So as long as they could find a proper next friend (e.g., family member) to file on their behalf, it appears that the habeas statute would support jurisdiction, at least at the motion-to-dismiss stage, over a habeas petition alleging that a detainee is in the constructive custody of the United States (which may well require a similar showing as that necessary to establish a “joint venture,” as discussed above). And as the Supreme Court made clear in the Munaf case, if the detainees are in the actual custody of the United States, then any statutory jurisdictional objection by the government necessarily disappears.

Of course, there is still the pesky matter of the habeas-stripping provision of the Military Commissions Act of 2006 (MCA), still codified at 28 U.S.C. § 2241(e)(1). The Supreme Court in Boumediene held that provision unconstitutional in violation of the Suspension Clause only as applied to Guantánamo detainees; whether the Suspension Clause also protects non-citizen detainees on U.S. vessels in international waters (for example) is, today, an open question. But it may not matter; as I’ve written elsewhere, the D.C. Circuit, at least, has interpreted Boumediene to restore habeas jurisdiction to its pre-2005 status quo in full—meaning that, under the current law of the D.C. Circuit, a district court has jurisdiction so long as the habeas statute is satisfied, and notwithstanding § 2241(e)(1). If that’s correct, then a detainee in either actual or effective U.S. custody should theoretically be able to invoke the jurisdiction of the D.C. district court, at least if a next friend is able to file on his behalf.

As for any prior mistreatment, I’ve written before about how difficult it’s been for plaintiffs to obtain damages arising out of US counterterrorism policies, especially torture or other forms of CIDT. Among other obstacles, there’s the difficulty of getting courts to recognize a Bivens cause of action (all the more so after Monday’s Supreme Court ruling in Abbasi); the MCA’s other jurisdiction-stripping provision (which covers “any other action against the United States or its agents relating to any aspect of the detention, transfer, treatment, trial, or conditions of confinement of an alien who is or was detained by the United States and has been determined by the United States to have been properly detained as an enemy combatant or is awaiting such determination”); and qualified immunity, just to name a few. So even if the US government, or agents thereof, might have violated some statutory or constitutional constraint in these cases, damages as a result are likely to be illusory.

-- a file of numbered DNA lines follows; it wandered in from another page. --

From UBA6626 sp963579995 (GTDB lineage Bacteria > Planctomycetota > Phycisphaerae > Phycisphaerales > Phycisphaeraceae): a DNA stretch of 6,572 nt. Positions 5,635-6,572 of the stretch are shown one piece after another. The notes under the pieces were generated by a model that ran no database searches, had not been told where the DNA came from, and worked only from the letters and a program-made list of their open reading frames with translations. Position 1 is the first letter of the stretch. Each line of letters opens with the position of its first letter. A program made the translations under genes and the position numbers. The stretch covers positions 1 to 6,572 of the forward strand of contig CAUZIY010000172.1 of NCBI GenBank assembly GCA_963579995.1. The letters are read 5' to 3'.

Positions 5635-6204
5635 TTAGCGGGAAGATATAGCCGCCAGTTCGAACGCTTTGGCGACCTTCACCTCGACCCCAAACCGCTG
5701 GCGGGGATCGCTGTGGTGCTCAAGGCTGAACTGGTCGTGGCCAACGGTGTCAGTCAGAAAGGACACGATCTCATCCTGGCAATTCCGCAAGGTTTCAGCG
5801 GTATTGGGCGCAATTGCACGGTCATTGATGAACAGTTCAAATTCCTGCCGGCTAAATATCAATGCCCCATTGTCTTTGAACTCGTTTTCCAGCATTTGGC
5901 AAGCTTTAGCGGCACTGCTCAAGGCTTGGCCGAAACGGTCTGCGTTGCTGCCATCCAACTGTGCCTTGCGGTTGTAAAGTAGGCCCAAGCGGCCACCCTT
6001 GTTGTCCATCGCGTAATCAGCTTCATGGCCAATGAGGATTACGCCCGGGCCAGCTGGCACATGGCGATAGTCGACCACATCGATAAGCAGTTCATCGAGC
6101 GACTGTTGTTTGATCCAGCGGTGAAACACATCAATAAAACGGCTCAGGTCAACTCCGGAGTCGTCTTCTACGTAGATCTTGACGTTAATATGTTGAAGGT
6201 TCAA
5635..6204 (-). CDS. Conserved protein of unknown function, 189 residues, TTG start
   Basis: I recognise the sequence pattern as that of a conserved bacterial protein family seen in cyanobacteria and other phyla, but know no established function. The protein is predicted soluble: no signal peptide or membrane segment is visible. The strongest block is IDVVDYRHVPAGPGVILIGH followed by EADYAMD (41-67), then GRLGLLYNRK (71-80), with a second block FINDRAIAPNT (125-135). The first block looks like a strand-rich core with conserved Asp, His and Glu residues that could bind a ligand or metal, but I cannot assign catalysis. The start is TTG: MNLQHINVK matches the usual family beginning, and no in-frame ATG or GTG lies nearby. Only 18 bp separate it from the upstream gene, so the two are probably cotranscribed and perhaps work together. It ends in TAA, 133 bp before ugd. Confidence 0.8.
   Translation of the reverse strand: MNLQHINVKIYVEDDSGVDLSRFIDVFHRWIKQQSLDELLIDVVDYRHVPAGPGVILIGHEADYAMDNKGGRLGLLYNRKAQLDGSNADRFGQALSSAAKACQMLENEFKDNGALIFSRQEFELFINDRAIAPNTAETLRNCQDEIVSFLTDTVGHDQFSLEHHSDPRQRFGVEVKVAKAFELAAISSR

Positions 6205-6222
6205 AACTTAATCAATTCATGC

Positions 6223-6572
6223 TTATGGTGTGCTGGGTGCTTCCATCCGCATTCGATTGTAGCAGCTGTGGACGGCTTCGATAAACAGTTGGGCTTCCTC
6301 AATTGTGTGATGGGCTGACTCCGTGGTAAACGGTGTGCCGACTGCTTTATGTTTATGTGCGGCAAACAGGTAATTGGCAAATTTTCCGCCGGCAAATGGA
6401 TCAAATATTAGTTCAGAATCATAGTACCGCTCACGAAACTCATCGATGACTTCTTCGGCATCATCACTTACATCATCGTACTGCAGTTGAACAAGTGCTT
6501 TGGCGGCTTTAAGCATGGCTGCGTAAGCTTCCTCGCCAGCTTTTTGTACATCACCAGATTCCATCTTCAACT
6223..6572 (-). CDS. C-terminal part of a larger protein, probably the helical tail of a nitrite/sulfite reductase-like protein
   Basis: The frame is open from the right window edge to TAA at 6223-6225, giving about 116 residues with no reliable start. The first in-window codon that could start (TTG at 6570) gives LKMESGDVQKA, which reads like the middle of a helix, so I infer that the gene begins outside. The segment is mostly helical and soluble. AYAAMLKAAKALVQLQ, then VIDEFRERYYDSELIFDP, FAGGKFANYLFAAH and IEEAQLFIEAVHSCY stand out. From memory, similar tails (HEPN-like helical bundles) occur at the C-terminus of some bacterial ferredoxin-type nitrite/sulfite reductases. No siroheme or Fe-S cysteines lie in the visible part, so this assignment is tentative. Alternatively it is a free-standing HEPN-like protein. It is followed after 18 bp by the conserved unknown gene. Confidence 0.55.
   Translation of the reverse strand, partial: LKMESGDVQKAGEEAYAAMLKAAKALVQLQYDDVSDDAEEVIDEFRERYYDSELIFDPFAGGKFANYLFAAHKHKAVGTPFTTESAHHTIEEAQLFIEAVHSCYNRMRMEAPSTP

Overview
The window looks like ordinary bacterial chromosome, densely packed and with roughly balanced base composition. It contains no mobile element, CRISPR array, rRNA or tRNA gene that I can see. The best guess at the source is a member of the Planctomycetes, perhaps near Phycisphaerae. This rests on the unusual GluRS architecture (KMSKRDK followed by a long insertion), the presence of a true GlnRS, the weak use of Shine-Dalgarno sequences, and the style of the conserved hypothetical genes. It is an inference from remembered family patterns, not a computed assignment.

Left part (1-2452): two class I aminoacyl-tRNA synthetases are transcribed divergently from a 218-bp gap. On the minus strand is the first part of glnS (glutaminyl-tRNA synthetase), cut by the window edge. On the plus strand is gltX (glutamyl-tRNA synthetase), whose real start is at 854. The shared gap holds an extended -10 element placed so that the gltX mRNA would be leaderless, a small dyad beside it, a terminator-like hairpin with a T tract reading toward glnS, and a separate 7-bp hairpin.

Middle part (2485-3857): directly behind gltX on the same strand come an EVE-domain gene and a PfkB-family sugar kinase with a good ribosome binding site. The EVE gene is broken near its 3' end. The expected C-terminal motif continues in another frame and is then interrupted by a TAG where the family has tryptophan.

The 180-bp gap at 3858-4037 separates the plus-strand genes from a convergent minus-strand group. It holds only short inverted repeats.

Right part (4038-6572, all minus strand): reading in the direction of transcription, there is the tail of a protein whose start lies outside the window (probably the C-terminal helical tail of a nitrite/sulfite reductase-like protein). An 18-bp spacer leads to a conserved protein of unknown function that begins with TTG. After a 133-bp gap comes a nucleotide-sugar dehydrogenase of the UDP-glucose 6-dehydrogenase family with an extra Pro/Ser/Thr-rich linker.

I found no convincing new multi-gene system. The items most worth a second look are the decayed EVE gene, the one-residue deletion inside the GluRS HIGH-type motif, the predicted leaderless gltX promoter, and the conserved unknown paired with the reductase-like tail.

Civil litigation against the UAE or Yemen (or, at least, relevant officials thereof) might have a theoretically greater prospect of success. The Torture Victim Protection Act (TVPA) allows suit against “[a]n individual who, under actual or apparent authority, or color of law, of any foreign nation . . . subjects an individual to torture.” But even though the Supreme Court held in Samantar v. Yousuf that TVPA suits against foreign government officials do not implicate foreign sovereign immunity, the D.C. Circuit has since held that defendants who are current government officials may still enjoy common-law immunities (especially when the US government makes a “suggestion of immunity). And, in any event, there’s the difficult matter of obtaining personal jurisdiction over foreign defendants who never set foot on US soil. (Claims under the Alien Tort Statute against foreign defendants for human rights violations on foreign soil are likely foreclosed by Kiobel.)